class Worker {
...
};

WorkImpl decides the details of the work, but the algorithm is defined in Worker, and is always the same.

Those are the workers. We then have a pretty big tree of data classes. What kind of objects we need to deal with is not known until runtime, so we are using inheritance and virtual methods for these.

  A
 / \
B   C
|
D 

etc.

A has a virtual method fill() that gets passed a WorkImpl object, and fills it with data. fill() needs to be implemented in all the subclasses of A, to fill it with their special data. Bascially, what we want is to say

class A { 
  template  &lt;typename WorkImpl&gt;
  virtual fill(WorkImpl&amp; w) {...} //overridden in B, C, D etc.
};

Can you spot the problem?

Hint: When will the templated fill() methods be instantiated?

There is no way for the compiler to know that classes A-D will ever have their fill()-methods called, thus the fill()-methods will never be instantiated!

One solution to this problem is to make one version of fill() per type of WorkImpl, in each data class A-D. The body of a fill() method is independent of the type of WorkImpl, so this solution would lead to a lot of unnecessary duplication.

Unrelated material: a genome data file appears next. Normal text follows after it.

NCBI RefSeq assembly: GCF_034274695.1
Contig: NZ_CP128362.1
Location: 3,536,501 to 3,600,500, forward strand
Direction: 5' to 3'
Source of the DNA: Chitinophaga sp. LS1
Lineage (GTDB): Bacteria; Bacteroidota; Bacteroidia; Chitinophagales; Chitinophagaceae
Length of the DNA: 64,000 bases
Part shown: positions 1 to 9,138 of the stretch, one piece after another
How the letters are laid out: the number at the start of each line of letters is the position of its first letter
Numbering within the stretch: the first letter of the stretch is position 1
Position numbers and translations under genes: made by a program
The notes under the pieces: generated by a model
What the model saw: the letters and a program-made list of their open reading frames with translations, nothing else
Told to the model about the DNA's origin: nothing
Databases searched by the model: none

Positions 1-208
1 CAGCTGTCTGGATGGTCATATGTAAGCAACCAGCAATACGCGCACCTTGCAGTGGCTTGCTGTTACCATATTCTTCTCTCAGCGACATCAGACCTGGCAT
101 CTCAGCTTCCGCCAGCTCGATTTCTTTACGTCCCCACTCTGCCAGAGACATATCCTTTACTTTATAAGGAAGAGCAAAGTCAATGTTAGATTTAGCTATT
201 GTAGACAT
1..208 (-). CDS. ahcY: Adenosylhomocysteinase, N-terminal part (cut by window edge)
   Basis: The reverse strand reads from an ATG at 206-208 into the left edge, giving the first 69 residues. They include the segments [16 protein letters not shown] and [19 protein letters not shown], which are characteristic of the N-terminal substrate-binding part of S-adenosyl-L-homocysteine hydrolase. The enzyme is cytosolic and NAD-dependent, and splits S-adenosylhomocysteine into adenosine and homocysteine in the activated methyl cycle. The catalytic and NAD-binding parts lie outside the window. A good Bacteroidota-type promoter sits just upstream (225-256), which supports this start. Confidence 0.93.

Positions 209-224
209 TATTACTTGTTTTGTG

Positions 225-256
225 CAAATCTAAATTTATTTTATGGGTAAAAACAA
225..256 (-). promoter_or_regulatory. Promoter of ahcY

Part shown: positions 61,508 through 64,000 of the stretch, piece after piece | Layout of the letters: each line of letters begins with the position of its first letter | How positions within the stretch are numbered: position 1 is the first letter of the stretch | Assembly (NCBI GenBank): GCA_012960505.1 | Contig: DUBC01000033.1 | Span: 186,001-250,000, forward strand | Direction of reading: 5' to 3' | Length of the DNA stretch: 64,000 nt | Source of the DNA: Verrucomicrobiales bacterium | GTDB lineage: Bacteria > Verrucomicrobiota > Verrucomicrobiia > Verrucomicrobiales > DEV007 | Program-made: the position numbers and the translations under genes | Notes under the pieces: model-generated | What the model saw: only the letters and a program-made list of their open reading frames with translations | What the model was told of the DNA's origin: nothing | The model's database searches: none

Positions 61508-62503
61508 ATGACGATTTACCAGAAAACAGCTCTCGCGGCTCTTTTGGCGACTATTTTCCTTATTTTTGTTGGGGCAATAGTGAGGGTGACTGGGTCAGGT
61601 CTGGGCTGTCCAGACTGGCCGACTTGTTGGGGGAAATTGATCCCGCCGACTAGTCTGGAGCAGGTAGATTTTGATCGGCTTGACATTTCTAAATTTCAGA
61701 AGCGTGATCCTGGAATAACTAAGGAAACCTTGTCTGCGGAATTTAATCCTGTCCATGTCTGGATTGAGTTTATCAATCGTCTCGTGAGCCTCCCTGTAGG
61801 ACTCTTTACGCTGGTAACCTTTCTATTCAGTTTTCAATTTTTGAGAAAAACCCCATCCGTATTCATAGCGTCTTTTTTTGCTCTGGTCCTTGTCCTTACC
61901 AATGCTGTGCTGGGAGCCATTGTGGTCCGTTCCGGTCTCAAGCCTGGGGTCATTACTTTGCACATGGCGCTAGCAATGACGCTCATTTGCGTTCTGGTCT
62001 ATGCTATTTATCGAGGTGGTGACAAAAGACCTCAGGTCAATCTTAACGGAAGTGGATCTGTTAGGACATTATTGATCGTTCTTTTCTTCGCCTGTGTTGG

The solution we ended up with was creating wrapper methods that take a specific WorkImpl, and just calls fill() with that argument:

class A {
  virtual fillWrapper(OneWorkImpl&amp; w) { fill(w) };
  virtual fillWrapper(AnotherWorkImpl&amp; w) { fill(w) };
  template &lt;typename WorkImpl&gt;
  virtual fill(WorkImpl&amp; w) {...}
}

In this way we minimize code duplication, and still make sure the fill() methods are always instantiated.

Question: Can we get away with defining the wrappers in A only? And if not, when will it fail?

Answer: We can not. If we only define the wrappers in A, fill() will never be instantiated in B-D. Everything compiles and links, but at runtime, it is the A version that will be called for all the classes, leading to a wrong result.

Finally, I should mention that another option would have been to refactor the worker classes to use dynamic polymorphism, which would basically solve everything, and allow us to get rid of the wrapper functions. But that would have been a bigger job, which we didn’t have time for.

Why Member Functions are not Virtual by Default


A common error in C++ that the compiler cannot catch for you, is getting a base function called instead of the expected overridden one because you forgot to make it virtual. Example:

#include <iostream>
using namespace std;

struct Base {